Should we wait to have self-confidence before asserting ourselves? No! It is by asserting ourselves that our self-confidence can grow. Confidence measures our perception of our abilities. Assertiveness is not a subjective measure, it is a behaviour, an action. It’s a decision. The decision to get out of one’s comfort zone despite the risks. The decision to ask, to express our desires and needs, or to set boundaries. This course will give you the keys to develop an assertive attitude towards any person (even the most aggressive and conflictual) and in any situation you are going to encounter. And others will say “It’s incredible how much self-confidence they have! » when talking about you.
Would we find ourselves in the middle of a conflict if we asserted ourselves healthily? My answer is “no”. Asserting ourselves in a healthy way, within a respectful and equal relationship with others, prevents us from giving in to the dance of conflict, even if the other person is urging us to.
I am going to describe the basis of this quiet affirmation (this assertiveness) through the concept of life positions (OK/not OK) inspired from Transactional Analysis.
What attitudes do you adopt by reflex when communication starts getting tense?
How do you behave when you are in the middle of a conflict? Do you slip into flight, aggressiveness, manipulation or do you choose healthy affirmation?
This video will describe to you the 3 ways of communication that will lead to a dead end. And furthermore advise you on the 3 attitudes that you need to deal with in order to reach assertiveness, a healthy level of self-affirmation.
In this video entitled Getting out of your comfort zone (part one), we will look at what the comfort zone is and the benefits of staying in it. Then we will analyze the locks and tensions that keep us there.
Finally, we will describe all the advantages of leaving this comfort zone to enter a creative zone.
Stepping out regularly of your comfort zone will evidently help you make one discovery after another, as well as better manage periods and situations of stress and change.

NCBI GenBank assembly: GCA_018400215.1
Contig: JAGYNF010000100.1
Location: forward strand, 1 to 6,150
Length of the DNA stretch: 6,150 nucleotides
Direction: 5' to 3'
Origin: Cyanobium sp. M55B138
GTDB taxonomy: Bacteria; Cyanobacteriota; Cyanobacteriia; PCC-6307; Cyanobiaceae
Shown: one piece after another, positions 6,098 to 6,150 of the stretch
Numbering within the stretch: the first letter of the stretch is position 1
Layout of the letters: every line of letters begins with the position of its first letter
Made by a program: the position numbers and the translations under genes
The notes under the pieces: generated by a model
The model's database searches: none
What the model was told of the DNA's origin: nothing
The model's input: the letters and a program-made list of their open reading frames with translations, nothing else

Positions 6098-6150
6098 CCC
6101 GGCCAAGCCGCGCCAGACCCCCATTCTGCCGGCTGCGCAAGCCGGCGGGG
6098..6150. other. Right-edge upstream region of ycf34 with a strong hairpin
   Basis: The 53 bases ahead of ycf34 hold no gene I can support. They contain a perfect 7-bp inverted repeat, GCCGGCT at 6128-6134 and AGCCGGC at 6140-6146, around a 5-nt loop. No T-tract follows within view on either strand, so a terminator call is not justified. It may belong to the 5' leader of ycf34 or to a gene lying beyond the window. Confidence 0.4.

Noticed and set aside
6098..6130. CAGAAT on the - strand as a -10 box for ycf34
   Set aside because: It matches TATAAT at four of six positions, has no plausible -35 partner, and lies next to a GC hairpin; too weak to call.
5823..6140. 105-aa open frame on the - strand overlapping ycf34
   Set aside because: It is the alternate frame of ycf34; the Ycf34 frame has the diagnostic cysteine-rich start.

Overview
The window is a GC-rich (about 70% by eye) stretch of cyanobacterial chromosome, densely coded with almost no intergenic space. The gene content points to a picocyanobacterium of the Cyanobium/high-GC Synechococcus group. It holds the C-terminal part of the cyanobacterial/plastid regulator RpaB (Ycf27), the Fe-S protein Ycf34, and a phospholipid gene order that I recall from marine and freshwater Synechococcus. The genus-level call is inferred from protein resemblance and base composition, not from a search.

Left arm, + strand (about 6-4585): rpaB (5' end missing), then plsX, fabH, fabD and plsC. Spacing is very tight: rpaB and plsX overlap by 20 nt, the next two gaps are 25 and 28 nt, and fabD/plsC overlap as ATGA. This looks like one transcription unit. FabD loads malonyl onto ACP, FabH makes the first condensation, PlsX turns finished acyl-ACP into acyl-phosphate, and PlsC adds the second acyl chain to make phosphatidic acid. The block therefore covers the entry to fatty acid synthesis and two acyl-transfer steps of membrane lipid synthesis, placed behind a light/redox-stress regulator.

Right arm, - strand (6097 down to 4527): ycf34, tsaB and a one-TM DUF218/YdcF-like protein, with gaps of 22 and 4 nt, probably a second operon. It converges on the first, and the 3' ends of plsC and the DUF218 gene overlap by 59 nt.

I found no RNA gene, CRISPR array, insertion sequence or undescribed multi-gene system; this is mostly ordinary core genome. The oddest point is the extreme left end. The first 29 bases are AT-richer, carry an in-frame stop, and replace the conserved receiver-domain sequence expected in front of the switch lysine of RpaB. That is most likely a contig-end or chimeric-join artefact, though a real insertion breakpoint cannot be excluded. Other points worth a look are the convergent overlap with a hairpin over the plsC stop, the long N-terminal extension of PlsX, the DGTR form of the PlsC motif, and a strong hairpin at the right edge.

You will be accustomed to facing unusual situations that require adaptability and self-confidence.
In this second part about Comfort Zone, we will study the antidotes, the strategies and gains we get from stepping out of the known and routine zone.
What are we playing at?
Relationship difficulties and conflict, often take on the form of a several act tragedy, in which we play different scenes.
Arguing, fleeing, complaining, accusing, arm wrestling or looking for support.
Are we victims, rescuers or persecutors in this psychological game that is the dance of conflict? Do we move from one role to another without even realizing it?
Do you express your wishes to others? Do you know how to ask?
If you don’t ask, you are depriving yourself of the chance … to receive! Daring to ask is one of the bases of assertiveness.
Here are the 3 keys: being clear about your request, lifting self-censorship and being prepared for all scenarios.
It is not that simple to address the person in front of us and express our request
So here are 3 tips to help you take the plunge.
The first key is to make regular requests (even small ones), the second is to formulate positively your request, and the third is to let go.
Many conflicts emerge because we do not know how to set boundaries. We don’t know how to say no like adults because we lack the self-confidence. Or we say no too late or too aggressively, so conflict erupts.
In this video we will first see why we don’t dare to say no, then how to say no to a request and finally how to say no to an attitude that doesn’t suit us.